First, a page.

Wednesday, 30 June 2010

Field recordings

Went to a talk today between LCC sonic art lecturer Salomé Voegelin and artists Jennie Savage and Peter Cusack. Cusack showed his Favourite London Sound project (which has now expanded to many other cities around the world), and got me pondering field recording practice and how it can be understood to correlate with other forms of sonic art.

It seems to me that field recording is much like photography - some of it is artistic, and some isn't (journalistic). The line between the two is often blurred severely. Similarly, field recordings are used functionally, as well as being archival material. What I find particularly interesting is the new(ish) kind of artistic field recording exemplified by labels like and/OAR. This kind of practice seemed worlds away from the documentary style of Cusack; figuring out why this is is a bit of an issue.

The first reason seems to me to be to do with the recording's position relative to its source location. Artistic field recording on CD is necessarily removed from its source; Cusacks sounds were directly linked to their sources by the means of a map. Voegelin suggested this added a temporal element to what was essentially a static visual image; and beyond that the location is 'evoked' through a combination of the sound and the view from above.

The second reason seems to be the motivation lying behind the work. I assume that most of the work on and/OAR exists because it sounds interesting (or at least, the sound is judged on an aesthetic plane somewhat removed from its source context) - the idea being here that when the sounds of an environment are appropriated into an aesthetic structure they obtain a further reality, separate from the 'actual' reality they depict. This 'imaginary' structural reality of the work may or may not incorporate aspects of the 'actual' context; needless to say, aesthetic judgement usually operates on a different plane to socio-political assessment of a situation (the latter occasionally being incorporated into the former). Cusack, on the other hand, is not particularly interested in the aesthetic worth (from his point of view) of the recordings - at least, not as long as this aesthetic worth can be considered any different from the information present in the recordings of the source they depict. Cusack's aesthetic then is, literally, documentary - the 'beauty' of 'beautiful' information given to the listener through sound about a surrounding. This beautiful information is also conveyed through interview on several occasions - with participants describing unrealised sounds in their memory.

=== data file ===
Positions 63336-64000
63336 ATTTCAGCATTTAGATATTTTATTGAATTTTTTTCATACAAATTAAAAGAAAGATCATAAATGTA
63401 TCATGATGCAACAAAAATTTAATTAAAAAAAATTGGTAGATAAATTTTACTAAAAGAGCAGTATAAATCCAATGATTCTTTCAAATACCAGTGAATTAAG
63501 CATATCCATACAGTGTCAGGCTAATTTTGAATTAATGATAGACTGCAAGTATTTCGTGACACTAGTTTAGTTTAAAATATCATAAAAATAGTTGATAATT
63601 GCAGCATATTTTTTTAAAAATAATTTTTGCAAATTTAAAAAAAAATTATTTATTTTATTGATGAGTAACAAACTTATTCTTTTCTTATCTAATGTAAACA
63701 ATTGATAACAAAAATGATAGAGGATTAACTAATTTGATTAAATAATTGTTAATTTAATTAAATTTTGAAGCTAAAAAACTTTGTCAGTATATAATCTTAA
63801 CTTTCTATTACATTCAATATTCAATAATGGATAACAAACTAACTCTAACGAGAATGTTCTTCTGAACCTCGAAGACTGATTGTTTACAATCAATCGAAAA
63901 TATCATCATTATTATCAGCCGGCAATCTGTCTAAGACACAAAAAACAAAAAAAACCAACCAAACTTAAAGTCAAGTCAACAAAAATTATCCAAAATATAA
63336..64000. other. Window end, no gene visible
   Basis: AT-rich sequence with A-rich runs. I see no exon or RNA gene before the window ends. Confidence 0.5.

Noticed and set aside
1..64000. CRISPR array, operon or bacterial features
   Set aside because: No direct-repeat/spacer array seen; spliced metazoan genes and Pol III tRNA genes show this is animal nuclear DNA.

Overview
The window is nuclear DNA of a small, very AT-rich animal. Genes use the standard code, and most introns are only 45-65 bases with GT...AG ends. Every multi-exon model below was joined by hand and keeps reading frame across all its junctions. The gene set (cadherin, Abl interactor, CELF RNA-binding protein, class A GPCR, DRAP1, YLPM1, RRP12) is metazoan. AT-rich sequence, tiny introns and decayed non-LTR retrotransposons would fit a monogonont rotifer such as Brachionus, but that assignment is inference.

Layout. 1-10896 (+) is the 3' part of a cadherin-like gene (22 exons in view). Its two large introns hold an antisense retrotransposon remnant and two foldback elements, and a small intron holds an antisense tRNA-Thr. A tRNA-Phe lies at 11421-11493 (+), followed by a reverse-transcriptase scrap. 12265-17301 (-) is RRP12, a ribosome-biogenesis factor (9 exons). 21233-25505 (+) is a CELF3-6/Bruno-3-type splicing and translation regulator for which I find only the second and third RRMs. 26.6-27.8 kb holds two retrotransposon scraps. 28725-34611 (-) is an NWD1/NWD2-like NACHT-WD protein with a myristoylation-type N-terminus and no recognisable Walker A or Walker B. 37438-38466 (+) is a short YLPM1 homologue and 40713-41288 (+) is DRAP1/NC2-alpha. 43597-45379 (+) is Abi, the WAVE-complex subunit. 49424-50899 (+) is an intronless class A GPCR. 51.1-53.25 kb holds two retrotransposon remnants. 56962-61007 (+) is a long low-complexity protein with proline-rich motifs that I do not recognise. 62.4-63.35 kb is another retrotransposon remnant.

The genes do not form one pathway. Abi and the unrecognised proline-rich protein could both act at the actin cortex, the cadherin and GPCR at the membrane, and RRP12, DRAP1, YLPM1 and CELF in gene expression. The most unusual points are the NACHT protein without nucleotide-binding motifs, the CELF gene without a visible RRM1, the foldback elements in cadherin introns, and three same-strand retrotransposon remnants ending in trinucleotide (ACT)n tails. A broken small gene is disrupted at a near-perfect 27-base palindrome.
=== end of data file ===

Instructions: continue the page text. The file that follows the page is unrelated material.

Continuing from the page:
Though Cusack showed a devotion to sound (and has done his entire career), what was evident from this project was its larger social implications. It is rather inappropriate to call the Favourite London Sound project an 'artwork' - at least, it seems to me to be so. Cusack would say that this probably was unimportant to him - indeed, he seemed indifferent to whether he was actually an artist at all.

I do sympathise with Cusack's position (particularly when it aligns with my own sonic taste, as in his recording of a Nightingale by a electricity substation, or recordings of Old Jerusalem), but I came away from the talk wondering whether my own, largely removed aesthetic sense (which I use to measure and judge sounds I hear, things I look at, or for that matter any sensory experience) was inadequate because of its isolationism. My tendency to divide experience into aesthetic and non-aesthetic was artificial... (but I mean, let's face it, you can't judge everything all of the time, there's too much experienced by the human brain, you have to take a break!).

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